*snip*Version numbers are completely arbitrary. You can give your product any version number you want. You don't necessarily have to start at 1 (the first version of Windows NT was 3.1) and you can skip numbers if you want (Windows recently went from 6.something to 10).
That said, there has always been a sort of "gentleman's agreement" in the software world. Version 4.0 represents significant changes over version 3.0, while version 4.1 only represents a minor change from version 4.0, and version 4.1.1 represents an even smaller change.
This pattern of version numbering is not only logical and sensible, it communicates important information to users, especially businesses who may be affected by big changes in a piece of software.
What I find interesting is that a few years ago, around the time of Linux 2.6.something, there was a post on a mailing list that Linux Torvalds frequents and he said very emphatically that there would NEVER EVER be a Linux 3.0. I don't remember the reason, but I thought it it was a very weird thing to say.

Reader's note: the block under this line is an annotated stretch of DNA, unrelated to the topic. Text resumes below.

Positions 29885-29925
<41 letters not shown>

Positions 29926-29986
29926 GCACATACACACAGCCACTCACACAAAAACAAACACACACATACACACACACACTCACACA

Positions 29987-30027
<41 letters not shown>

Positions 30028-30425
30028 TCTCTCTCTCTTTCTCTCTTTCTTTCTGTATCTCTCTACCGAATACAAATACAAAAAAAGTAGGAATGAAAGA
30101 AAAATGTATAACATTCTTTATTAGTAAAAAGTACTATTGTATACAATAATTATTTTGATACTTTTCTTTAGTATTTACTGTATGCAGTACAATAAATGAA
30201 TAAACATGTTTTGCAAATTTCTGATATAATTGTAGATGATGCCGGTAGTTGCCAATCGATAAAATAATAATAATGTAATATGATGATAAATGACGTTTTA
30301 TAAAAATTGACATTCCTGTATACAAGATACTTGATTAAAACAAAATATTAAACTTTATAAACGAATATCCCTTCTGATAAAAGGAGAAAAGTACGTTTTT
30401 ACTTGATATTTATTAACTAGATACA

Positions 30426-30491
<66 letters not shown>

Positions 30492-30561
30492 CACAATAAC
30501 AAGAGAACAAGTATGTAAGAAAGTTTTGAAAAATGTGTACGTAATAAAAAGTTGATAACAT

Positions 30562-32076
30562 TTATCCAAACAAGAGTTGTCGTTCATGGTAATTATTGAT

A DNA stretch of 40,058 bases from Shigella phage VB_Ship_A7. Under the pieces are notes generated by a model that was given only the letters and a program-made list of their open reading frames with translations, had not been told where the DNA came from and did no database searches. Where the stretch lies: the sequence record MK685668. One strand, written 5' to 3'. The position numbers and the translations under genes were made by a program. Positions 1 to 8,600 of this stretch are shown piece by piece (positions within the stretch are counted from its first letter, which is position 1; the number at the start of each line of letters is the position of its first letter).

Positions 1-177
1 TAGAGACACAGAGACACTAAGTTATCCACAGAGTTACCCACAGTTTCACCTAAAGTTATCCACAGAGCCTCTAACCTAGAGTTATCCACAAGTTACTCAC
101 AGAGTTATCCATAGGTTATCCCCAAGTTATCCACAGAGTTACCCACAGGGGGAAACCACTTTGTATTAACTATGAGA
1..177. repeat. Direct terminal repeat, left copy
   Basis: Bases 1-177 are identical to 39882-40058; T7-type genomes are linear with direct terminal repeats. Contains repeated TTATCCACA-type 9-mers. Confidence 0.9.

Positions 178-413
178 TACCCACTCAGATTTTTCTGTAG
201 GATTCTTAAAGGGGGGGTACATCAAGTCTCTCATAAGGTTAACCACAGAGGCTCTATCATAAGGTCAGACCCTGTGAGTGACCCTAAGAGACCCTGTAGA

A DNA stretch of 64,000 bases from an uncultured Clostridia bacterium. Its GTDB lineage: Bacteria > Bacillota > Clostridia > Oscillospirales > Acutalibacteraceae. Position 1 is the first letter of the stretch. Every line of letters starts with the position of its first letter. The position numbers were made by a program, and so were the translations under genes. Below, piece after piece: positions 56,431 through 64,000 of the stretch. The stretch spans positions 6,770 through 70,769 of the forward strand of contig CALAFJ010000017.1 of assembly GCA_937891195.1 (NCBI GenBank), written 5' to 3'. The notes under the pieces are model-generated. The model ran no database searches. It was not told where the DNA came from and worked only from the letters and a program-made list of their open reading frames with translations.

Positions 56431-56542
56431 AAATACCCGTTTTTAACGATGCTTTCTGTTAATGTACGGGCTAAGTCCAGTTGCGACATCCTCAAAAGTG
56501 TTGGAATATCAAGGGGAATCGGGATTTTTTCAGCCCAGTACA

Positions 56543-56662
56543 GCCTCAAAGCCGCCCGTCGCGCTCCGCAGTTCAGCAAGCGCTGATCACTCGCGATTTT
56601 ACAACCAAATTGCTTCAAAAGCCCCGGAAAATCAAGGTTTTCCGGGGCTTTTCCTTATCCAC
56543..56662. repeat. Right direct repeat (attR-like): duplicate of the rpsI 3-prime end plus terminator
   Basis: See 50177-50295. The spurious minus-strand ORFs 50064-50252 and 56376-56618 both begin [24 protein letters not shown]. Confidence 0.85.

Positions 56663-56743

But now it seems that he has jumped on the Google/Mozilla bandwagon of "Let's increment the major version number even though we haven't made any major changes that would warrant such a change."
"Significant changes" is pretty subjective though. Especially in the kernel, sometimes some feature comes into Linux that is extremely significant for users of a specific hardware platform, but meaningless for me.
Linux's development model has been basically release a new version of Linux every 8-10 weeks. That's as major as a release gets. Kernel features are actually developed asynchronously, it's possible that a feature is developed for years before it is eventually merged into a mainline window (which is typically only the first week of the release cycle). Git was actually designed for the explicit purpose of accommodating this kind of development model.
What we see is that Chrome and Firefox has been emulating Linux's release model of "rapid releases" lately. As such, I think Linux should be <release number>.<patch level> also. Maybe the next version of Linux will indeed be Linux 5.